Ultimately, Christianity comes down to you and your relationship with God. (Interestingly, most churches say this is the most important thing anyway.) So how do we take the core elements of Christianity and disentangle them from the church experience?
Let's start with believing in God, and Jesus, and acting in good faith towards them, without worrying about what "church people" are going to think of it. That's a pretty good start. But it's kind of vague. We could probably use some more concrete aspects to guide us.
Here's some ideas:
Just looking at this simple list, it's actually refreshing to think that one's faith can express itself in these ways without getting all caught up in the busyness, people-pleasing, and politics of the modern local church experience.
However- it could also seem overwhelming, especially to those coming out of a high-demand church situation. "Another list of stuff to do! Another list of things I can't possibly do!"
The good news is that God knows you can't do everything. He doesn't expect you to do everything. But once you start cultivating your relationship with God without all of the church overhead that gets in the way, just take it a day at a time and try to follow his leading. Look for the good you can do, not the good you fail to do.
The big difference here compared to the high-demand church is that these things are on-target. Instead of spending time on church organization things, you'll be spending time and energy on things that are the basic expressions of faith.
It may not be apparent at first, but there could be a need for some detoxing from the high-demand church experience and getting down to the core of the faith. Far from being discouraging or overwhelming, there is a strong likelihood that this approach will save and rejuvenate your faith.
You can always visit local churches from time to time-- for worship, for fellowship, for communion, to learn and enhance your perspective by being around others different from you. You can visit without a church taking over in your life. You can be a "glass half full" sort of person with the experience- take the good, leave the bad.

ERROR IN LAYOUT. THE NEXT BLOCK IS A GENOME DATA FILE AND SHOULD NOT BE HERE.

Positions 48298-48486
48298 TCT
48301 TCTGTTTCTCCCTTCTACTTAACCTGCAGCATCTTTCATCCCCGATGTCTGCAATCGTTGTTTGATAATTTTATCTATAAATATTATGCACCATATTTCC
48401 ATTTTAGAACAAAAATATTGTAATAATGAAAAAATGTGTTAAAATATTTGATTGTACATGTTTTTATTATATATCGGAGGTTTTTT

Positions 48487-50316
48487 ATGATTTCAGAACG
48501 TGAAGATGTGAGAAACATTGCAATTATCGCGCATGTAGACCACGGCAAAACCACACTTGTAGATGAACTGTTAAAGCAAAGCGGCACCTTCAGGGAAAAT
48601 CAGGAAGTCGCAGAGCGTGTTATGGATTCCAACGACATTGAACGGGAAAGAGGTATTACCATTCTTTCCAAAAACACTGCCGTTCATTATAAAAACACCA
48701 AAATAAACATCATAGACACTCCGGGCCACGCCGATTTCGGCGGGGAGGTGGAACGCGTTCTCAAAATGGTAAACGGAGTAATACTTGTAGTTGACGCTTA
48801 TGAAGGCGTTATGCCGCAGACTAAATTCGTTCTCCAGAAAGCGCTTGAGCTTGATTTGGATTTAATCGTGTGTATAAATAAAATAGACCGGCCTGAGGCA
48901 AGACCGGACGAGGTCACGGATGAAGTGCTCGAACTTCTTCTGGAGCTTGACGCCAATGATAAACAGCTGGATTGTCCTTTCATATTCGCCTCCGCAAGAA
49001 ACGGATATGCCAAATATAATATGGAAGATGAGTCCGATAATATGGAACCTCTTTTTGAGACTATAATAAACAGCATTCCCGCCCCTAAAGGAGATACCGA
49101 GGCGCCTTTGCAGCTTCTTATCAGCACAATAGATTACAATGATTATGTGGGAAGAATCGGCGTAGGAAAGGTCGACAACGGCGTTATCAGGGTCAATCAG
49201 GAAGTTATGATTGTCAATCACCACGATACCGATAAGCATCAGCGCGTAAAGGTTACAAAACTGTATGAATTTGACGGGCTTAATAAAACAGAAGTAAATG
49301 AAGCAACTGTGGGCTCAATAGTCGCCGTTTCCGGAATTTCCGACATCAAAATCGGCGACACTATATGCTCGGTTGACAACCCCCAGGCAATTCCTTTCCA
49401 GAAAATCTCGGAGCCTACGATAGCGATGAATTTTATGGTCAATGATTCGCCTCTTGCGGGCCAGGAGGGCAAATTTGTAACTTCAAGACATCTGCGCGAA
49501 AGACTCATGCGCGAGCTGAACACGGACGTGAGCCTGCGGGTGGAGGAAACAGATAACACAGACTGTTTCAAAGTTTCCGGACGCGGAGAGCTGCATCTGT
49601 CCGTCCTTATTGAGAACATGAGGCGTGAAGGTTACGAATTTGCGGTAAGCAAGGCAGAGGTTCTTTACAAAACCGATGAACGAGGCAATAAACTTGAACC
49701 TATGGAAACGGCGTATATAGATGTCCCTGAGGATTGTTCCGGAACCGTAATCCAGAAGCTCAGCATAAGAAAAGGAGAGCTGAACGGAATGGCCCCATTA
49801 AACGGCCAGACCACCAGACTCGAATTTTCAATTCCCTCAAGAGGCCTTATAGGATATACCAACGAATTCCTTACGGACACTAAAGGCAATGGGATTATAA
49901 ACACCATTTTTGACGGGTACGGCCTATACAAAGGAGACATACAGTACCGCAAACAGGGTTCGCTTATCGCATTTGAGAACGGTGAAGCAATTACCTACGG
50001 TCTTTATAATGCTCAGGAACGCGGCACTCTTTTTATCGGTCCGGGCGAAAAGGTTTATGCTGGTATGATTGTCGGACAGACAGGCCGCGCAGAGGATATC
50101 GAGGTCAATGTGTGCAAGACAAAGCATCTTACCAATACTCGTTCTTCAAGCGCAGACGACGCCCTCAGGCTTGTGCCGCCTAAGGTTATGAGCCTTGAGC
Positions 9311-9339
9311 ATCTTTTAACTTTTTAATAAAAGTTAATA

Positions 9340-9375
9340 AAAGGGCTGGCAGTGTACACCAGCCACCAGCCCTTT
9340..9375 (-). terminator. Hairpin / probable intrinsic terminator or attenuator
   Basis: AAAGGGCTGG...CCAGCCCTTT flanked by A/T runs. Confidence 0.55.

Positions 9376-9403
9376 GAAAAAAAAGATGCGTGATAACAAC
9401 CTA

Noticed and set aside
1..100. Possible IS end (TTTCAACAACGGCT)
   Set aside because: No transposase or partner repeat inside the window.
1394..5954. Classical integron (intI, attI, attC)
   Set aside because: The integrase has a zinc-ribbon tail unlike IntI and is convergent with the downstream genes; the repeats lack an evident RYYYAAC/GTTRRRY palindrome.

Maybe you have other Christian friends and you'll want to visit their church from time to time, for a special event or for just "plain old church"- communion, worship, fellowship. You're part of the universal church, not an alien!
Maybe you can become aware of what churches are doing in your area by visiting their websites or getting on their email list. You could participate in special activities that align with the things God may put on your heart- retreats, special programs, or benevolent work like food drives, outreach to the poor, etc. You may be able participate in these things without all of the overhead of additional church involvement.
Of course, it's also possible that this may lead to a more involved and beneficial church experience. If that happens- great! But past experiences may suggest that you not expect this, and take things carefully. You may also want to set some boundaries for yourself about any subsequent involvement in any church you visit, such as waiting a certain period of time before doing anything in addition to the one-time visit.
Many aspects of Christian belief and practice that really don't require church membership. In fact, the absence of church encumbrances can help purify a Christian's faith during those seasons.
Being a "churchless Christian" may not be an ideal circumstance. Everybody would love to be in that "good church experience." But for many Christians, there may be seasons of their lives where it just doesn't exist, for whatever reason. Thankfully, there are plenty of options for how to approach that season in a way that one's faith grows and deepens.